Category: baby name William
What better time than Thanksgiving to look back at the first names to arrive on our shores?
As you may remember from your third-grade history book, the first English-speaking settlement, called the Raleigh Colony, was established on the Atlantic coast in 1587, and although it didn’t survive for very long, some of its name records did. Not surprisingly, of the 99 men who settled there, 23 were named John, fifteen were Thomas, and ten were William, with a small sprinkling of Old Testament names in the mix as well.
By Linda Rosenkrantz
When you think of classic boys’ names, chances are that the first three that pop to mind are John, James and William. Of the three, William is, much like female counterparts Elizabeth, Mary and Margaret, probably the richest in its multiplicity of variations, nicknames, girl versions, etc. Here’s a rundown of the main man and his manifestations.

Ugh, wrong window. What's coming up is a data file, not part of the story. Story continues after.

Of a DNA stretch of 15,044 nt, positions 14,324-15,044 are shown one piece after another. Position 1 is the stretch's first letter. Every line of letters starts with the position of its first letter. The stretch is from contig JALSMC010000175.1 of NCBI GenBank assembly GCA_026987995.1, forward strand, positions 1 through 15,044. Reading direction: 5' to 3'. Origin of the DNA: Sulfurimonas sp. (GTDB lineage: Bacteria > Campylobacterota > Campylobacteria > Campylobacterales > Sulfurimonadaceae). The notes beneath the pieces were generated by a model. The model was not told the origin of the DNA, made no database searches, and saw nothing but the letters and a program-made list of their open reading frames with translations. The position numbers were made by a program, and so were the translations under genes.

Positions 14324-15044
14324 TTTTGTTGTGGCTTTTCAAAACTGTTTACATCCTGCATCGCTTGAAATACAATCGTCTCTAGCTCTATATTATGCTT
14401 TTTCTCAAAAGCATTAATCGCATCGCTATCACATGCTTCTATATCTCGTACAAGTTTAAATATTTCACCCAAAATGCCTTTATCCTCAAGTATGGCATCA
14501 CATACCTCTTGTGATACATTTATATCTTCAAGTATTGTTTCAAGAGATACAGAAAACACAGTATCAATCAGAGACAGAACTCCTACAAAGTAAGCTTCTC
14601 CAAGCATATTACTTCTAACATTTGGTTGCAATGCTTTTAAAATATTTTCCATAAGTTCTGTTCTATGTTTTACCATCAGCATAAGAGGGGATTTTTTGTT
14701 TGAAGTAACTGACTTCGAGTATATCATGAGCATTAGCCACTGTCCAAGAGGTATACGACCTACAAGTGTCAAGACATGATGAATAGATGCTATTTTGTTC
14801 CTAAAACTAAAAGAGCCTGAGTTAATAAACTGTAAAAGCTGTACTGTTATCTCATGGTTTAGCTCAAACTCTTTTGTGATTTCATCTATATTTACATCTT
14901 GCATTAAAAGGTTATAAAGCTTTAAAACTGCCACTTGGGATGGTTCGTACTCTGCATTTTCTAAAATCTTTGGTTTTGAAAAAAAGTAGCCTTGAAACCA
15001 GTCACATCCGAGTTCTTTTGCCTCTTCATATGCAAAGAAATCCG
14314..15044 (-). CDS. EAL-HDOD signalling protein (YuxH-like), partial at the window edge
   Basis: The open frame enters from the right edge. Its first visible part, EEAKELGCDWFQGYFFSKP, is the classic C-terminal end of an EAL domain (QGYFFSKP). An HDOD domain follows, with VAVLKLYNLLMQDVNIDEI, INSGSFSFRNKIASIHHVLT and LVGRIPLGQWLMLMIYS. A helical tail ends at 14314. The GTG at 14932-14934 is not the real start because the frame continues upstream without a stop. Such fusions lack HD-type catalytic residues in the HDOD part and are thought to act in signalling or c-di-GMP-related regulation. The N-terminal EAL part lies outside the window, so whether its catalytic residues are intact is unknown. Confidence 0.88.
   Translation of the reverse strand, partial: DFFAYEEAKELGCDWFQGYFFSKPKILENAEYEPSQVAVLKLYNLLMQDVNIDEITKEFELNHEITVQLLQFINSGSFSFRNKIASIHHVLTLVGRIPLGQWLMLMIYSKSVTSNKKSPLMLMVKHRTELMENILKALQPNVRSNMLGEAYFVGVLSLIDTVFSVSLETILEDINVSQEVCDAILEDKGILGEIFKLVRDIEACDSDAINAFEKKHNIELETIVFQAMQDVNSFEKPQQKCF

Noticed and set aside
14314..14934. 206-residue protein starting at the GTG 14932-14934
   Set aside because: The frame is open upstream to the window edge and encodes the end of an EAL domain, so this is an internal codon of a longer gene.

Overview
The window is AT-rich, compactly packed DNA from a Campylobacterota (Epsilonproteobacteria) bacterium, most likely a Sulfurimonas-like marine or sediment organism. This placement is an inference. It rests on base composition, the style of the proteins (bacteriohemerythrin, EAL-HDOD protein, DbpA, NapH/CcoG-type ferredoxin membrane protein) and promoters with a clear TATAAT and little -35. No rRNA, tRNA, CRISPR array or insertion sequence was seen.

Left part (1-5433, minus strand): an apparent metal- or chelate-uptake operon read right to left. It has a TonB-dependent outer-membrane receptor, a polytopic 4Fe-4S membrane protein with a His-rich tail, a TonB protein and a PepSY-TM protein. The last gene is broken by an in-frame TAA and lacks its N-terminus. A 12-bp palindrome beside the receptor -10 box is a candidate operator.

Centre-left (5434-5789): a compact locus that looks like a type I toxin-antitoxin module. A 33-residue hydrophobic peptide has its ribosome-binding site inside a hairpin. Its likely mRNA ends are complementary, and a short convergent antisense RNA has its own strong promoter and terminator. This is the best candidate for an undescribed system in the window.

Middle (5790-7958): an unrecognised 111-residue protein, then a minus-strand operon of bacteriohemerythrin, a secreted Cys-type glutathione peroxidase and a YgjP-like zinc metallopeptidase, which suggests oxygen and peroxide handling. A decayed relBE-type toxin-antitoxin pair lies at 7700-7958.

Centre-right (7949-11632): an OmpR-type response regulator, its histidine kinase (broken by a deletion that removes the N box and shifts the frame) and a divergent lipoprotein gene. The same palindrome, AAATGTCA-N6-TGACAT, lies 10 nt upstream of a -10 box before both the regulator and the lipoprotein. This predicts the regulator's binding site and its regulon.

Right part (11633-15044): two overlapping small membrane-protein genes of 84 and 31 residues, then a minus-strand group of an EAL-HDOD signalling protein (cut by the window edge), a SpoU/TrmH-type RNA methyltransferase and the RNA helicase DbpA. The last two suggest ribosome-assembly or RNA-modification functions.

William—For four hundred years, William was second only to John as the most widely used name in the English-speaking world, and even now is the fifth most prevalent boys’ name in the US, given to almost 17,000 baby boys last year. With Germanic roots, William was introduced to England by William the Conqueror, and has long been a royal name in that country; it has belonged to no fewer than four US presidents and countless notables from Shakespeare to the present popular high-profile prince.
Which classic boys’ name do you love the best?
But for this Question of the Week, you can only pick one.
We love to talk about celebrities who choose far-out names for their children. But how about those who take the royal route, giving their kids names that are more Buckingham Palace than Hollywood play date?
I thought there might be oodles of starbabies with monarch-worthy monikers. But if we’ve learned anything from the Great Kate Wait, it’s that the list of possible names for a new prince or princess is pretty short.
Plenty of high profile parents play it safe, sticking with popular picks like Ava and Zoe, or traditional names like Daniel and Joseph. But despite their popularity and long history of use, those aren’t names fit for a future king or queen
Many of the names rumored to be on the royal shortlist are rare in Tinsel Town. Alexandra, Caroline, Victoria, Diana, and Anne are seldom heard, and the same is true for the boys’ list. Then again, actor Sean Astin has three regally named girls, and Eva Herzigova’s three sons all wear royal appellations, too.